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John Hawkes: America’s Best Actor?

January 22, 2013

The annual “Who got snubbed”-stakes after this year’s Oscar nominations were announced focused mainly on the Best Director category: How could big names like Quentin Tarantino, Kathryn Bigelow and Ben Affleck get passed over  in favor of the lesser-known Michael Haneke and Benh Zeitlin and the just-plain-lesser David O. Russell? But to me, the most egregious omission was The Sessions‘ John Hawkes from the Best Actor race. He embodied polio-stricken poet Mark O’Brien in his quest to lose his virginity with humor, grace and realism and made it look easy; Hawkes literally didn’t lift a finger. That’s the thing about Hawkes—you never catch him acting. Maybe that’s why he’s overshadowed by the likes of his Lincoln costar Daniel Day-Lewis, who makes every role seem like a Herculean feat (Hawkes turns in a fine, subtle performance as Oklahoma Senator Robert Latham).

Hawkes stars as emotionally damaged dads in The Playroom and Arcadia, a pair of new indies available on VOD that showcase his Gene Hackman-like ability to ride the line between menace and sympathy. It’s a quality he’s displayed previously in his Oscar-nominated turn as protective meth-head Teardrop in Winter’s Bone and his shoulda-been-Oscar-nominated turn as a cult leader in Martha Marcy May Marlene. In The Playroom, he’s a 1970’s suburban lawyer with an alcoholic wife (Molly Parker, one of Hawkes’ many talented Deadwood cohorts with whom he’s reunited) and four kids, including a teenage girl on the verge of womanhood (newcomer Olivia Harris, who also hauntingly sings “Up On the Roof” over the closing credits). Written and directed by sisters Gretchen and Julia Dyer, The Playroom feels a bit too reminiscent of The Ice Storm, but Hawkes—who enters 20 minutes into the slim, 75-minute film—brings an intriguing ambivalence to his character.

An even better performance—and an even better film—can be found in Arcadia (although you may have to search for it—unlike The Playroom, which is available on iTunes; I only stumbled across it while browsing through the “Digital Premieres” section of my cable system’s On Demand menu). No relation to the brainy Tom Stoppard play of the same name, Arcadia casts Hawkes as a harried, flawed father driving his three children across the country towards the prospect of a new job and a new life in California. The mysterious absence of the mother opens up the possibility that he may be kidnapping the kids—or perhaps something even more diabolical, and Hawkes toys with that prospect masterfully.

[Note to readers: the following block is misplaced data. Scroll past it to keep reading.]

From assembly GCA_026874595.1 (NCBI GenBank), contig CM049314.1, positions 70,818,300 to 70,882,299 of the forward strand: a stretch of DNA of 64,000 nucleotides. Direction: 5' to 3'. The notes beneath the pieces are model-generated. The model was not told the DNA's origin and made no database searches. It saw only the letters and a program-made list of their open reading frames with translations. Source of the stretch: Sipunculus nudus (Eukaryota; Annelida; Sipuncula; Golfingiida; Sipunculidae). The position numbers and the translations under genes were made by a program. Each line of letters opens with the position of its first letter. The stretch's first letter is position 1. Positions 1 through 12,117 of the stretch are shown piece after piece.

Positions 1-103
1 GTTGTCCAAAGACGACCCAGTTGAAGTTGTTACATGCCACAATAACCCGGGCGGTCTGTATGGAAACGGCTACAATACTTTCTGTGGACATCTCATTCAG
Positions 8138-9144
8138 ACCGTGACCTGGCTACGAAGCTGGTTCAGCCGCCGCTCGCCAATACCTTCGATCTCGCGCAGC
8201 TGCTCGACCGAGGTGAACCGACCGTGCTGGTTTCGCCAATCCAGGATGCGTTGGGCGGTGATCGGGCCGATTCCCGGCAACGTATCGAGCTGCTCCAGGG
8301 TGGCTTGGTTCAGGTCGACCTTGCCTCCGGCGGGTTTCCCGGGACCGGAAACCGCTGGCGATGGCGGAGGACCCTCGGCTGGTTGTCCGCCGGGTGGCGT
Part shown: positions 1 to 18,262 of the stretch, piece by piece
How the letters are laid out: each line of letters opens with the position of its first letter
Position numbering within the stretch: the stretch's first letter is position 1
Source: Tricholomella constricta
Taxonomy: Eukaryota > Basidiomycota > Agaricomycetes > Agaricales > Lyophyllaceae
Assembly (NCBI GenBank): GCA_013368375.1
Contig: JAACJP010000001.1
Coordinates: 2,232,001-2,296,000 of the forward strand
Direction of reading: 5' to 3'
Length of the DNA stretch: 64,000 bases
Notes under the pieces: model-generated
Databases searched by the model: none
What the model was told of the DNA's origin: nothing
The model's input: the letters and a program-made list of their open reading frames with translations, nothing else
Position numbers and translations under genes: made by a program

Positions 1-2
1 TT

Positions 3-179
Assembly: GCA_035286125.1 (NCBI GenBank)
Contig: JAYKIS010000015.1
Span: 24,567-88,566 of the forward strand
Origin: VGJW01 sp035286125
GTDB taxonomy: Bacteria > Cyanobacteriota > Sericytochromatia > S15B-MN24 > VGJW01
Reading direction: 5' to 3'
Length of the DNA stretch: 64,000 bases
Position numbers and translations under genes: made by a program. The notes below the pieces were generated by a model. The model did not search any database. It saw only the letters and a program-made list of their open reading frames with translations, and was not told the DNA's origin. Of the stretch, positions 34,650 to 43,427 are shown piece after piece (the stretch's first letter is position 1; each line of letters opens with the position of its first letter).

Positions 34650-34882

Lyrically written and directed by Olivia Silver, Arcadia features real-life siblings Ryan and Ty Simpkins as two of Hawkes’ kids, and their familial bond is palpable. With an understated score by the Low Anthem, Arcadia feels like a minor American classic, and Hawkes’ work stands with the finest American anti-star turns of the ’70s. His not- quite-movie star looks and explosive charisma are reminiscent of Hoffman, Pacino and De Niro in their primes, and when he tangles with a rude diner waitress, it’s hard not to be reminded of Nicholson in Five Easy Pieces. And Oscar nominations be damned, that’s never been said about Bradley Cooper or Hugh Jackman.

Are Me and You and Everyone We Know John Hawkes fans? Post a comment!

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13 Comments
  1. Dirty Vicar permalink

    Tom “Close-up Boy” Hooper had no business being nominated for Best Director; and WHY didn’t you mention Kathryn Bigelow?

    • bruceafretts permalink

      Good call–I should’ve mentioned Bigelow. I’ll fix now. Thanks!

  2. S. m. Toole permalink

    So glad you enjoyed Arcadia! John is brilliant as an actor and a wonderful man!

    • bruceafretts permalink

      I had the opportunity to speak with him briefly after a screening of The Sessions, and he seemed like a very cool guy. Did you work on Arcadia?

      • S. m. Toole permalink

        Yes, he is! My daughter, Kendall, plays Caroline in Arcadia. He was amazing to work with and they had a great time filming!

      • bruceafretts permalink

        Oh, she was great in the movie, too!

  3. S. m. Toole permalink

    Oh, you are sweet! Thank you, I’ll pass it along…..

    • bruceafretts permalink

      Please do! And I’ll keep an eye out for her in future films.

      • S. m. Toole permalink

        Deal! And thank you so much!

      • bruceafretts permalink

        My pleasure! She really does have a lovely, naturalistic presence.

      • S. m. Toole permalink

        Thank you. Wow! What a wonderful thing to say!

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